witness to

Also found in: Legal.

witness to something

to serve as a witness to some act or deed. I was witness to the beating. We were not witness to any of the activities you have described.
See also: witness
References in periodicals archive ?
In addition to giving the witness context as to where the witness' testimony will ultimately fit in the case, providing this information prepares the witness to address questions from plaintiff's counsel that attempt to lead the witness into providing testimony that is really outside of the witness' knowledge.
63) Similarly, Maryland's Congress introduced legislation to increase penalties for intimidating a witness to a felony and making first-degree murder of a witness a capitol crime.
It seems logical to instruct your witness to look at the jury when answering questions.
A visual approach makes it possible for the CPA expert witness to completely integrate the case on one document by:
If the witness looks to the side when asked a question concerning what the person saw, the investigator can encourage the witness to remember by using questions designed to stimulate auditory recall, such as "tell me what you heard" or "how did it sound to you?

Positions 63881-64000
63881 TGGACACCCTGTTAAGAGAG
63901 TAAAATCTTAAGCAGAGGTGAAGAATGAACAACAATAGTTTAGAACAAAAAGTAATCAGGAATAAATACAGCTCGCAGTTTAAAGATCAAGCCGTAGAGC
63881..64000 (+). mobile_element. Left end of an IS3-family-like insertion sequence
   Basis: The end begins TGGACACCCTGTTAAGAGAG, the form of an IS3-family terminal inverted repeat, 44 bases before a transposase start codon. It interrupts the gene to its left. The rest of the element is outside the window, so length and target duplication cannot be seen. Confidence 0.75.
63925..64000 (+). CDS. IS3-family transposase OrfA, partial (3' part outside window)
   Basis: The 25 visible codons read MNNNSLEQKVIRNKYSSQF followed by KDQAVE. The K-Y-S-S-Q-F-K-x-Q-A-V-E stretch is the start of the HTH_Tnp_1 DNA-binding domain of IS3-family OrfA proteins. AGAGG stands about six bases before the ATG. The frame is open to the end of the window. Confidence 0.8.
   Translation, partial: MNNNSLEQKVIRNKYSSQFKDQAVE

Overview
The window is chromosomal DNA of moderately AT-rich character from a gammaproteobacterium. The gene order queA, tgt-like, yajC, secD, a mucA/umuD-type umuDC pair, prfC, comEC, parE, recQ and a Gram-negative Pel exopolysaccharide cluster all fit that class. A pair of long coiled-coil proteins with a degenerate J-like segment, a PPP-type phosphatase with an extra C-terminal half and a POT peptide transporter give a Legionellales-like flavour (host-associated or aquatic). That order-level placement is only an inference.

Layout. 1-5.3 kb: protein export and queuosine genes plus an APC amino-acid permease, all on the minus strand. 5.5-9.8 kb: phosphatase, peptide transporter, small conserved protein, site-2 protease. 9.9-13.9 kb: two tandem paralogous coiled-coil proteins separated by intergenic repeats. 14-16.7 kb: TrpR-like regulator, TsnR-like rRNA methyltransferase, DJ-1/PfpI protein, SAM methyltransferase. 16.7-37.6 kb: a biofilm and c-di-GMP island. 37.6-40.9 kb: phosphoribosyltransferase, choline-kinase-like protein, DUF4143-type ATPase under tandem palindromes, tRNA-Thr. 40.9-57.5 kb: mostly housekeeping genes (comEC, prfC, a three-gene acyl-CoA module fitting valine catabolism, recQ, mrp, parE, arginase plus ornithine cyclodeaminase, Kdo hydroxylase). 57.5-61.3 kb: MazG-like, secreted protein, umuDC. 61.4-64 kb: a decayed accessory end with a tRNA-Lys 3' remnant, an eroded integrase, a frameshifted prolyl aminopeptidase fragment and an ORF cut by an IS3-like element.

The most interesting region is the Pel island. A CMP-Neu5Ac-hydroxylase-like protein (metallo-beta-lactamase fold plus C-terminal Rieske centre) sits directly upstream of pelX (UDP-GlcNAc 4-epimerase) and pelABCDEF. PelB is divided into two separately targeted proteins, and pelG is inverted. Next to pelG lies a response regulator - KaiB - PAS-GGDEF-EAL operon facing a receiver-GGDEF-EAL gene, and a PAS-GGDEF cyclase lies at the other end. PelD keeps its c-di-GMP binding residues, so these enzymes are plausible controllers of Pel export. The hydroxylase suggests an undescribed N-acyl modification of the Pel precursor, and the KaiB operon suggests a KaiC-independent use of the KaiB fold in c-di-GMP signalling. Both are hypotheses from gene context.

Calling Lewinsky ``very personable and very impressive,'' he said, ``We found that she might be a very helpful witness to the Senate if she is called.
Because closing argument must be based on the evidence elicited at trial, be sure to get the witness to present the points you will later argue as a basis for a favorable verdict.
When you persuade a witness to talk, he puts his future in your hands.
The voir dire--the expert qualification process--offers the opportunity to make a good first impression on the fact finders--the judge or jury--by introducing the witness to them on a personal and not purely professional basis (see the sidebar on page 81 for an overview of the trial process).
Look, also, for a new slant from an old witness, as Brian ``Kato'' Kaelin goes from hostile prosecution witness to witness hostile to Simpson.
This means you must be cautious, but it does not reduce the process of preparing a problem witness to simply tiptoeing around land mines.
It undermines witness likability (it is almost impossible for a nervous witness to project a positive image) and credibility (jurors may wonder whether the witness is nervous because he or she is being untruthful).
A good tactic is to pretend you know little about the case and ask the witness to explain the situation for you.